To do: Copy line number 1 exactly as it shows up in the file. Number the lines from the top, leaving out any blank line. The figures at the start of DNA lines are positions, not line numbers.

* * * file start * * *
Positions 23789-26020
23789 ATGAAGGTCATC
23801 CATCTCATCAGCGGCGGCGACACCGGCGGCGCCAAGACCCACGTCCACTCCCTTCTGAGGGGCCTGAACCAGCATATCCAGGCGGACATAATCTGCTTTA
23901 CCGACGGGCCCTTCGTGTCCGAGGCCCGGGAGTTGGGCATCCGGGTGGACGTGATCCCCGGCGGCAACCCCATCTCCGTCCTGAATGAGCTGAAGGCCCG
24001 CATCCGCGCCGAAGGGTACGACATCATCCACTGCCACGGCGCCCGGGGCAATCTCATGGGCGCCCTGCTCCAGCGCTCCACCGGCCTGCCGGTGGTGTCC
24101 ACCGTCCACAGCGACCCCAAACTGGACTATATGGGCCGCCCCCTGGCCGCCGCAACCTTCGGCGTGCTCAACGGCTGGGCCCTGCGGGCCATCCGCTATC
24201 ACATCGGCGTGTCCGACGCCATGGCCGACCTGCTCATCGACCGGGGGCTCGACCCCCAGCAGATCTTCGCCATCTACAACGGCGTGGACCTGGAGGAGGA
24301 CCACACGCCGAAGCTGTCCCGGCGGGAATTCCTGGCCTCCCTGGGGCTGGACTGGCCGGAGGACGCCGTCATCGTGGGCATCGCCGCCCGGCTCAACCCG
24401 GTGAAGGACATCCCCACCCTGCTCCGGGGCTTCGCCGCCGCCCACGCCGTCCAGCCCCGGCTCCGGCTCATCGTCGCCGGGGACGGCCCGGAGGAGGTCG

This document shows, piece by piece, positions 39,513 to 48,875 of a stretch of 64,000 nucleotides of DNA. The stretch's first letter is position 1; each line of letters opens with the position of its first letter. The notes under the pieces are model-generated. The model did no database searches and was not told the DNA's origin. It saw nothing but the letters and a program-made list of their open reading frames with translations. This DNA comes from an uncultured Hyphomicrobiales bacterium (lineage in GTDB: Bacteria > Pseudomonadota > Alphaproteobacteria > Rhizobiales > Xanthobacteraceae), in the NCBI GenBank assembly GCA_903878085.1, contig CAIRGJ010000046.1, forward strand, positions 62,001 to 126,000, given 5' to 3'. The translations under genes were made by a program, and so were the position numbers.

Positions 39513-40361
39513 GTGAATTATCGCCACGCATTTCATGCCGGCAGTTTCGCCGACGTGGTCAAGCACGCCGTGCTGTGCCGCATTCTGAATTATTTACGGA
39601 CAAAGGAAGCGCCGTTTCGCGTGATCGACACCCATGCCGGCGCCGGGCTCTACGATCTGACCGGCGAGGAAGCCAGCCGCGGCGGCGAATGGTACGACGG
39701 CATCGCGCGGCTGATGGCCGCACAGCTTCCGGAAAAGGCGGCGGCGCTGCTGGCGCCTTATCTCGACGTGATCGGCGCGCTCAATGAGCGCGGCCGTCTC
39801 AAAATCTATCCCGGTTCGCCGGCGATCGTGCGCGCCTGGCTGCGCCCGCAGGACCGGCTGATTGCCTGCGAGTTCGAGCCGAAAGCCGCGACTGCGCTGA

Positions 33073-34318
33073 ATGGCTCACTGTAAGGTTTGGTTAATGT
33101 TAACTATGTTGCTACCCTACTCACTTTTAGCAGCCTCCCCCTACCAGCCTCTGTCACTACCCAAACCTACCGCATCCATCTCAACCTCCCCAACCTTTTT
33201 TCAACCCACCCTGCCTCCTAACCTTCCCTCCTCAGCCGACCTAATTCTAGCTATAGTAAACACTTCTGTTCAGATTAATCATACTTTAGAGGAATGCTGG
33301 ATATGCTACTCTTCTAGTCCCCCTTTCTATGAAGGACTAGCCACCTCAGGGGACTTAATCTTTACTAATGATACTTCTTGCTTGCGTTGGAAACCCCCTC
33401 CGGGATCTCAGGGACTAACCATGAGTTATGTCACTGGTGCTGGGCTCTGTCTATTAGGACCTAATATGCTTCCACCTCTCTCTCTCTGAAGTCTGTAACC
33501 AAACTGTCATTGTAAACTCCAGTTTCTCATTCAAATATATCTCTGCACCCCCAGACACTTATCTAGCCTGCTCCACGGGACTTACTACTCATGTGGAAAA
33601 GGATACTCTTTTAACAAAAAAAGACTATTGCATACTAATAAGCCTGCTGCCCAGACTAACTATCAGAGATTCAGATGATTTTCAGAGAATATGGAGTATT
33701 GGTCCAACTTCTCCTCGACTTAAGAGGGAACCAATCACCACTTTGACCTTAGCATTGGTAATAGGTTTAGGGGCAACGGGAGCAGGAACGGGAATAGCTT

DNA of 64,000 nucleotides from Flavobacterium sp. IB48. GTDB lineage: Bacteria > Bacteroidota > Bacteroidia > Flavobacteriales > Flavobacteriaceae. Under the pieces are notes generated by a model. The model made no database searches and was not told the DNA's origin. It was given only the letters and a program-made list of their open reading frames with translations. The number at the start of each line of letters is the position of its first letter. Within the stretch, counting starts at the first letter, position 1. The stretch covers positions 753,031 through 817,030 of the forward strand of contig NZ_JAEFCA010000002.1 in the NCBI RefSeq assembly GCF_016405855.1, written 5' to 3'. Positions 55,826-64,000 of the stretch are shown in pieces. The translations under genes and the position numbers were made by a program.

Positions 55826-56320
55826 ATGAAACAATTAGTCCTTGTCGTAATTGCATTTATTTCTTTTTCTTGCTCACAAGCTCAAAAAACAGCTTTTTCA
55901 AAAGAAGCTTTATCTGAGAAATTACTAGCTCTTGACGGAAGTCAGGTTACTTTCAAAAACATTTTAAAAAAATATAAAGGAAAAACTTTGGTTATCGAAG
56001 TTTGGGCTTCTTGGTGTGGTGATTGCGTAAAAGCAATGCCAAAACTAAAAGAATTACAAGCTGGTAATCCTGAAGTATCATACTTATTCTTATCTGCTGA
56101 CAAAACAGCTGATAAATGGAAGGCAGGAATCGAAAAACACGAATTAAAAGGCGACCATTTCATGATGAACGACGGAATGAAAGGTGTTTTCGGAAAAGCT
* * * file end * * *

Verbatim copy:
Positions 23789-26020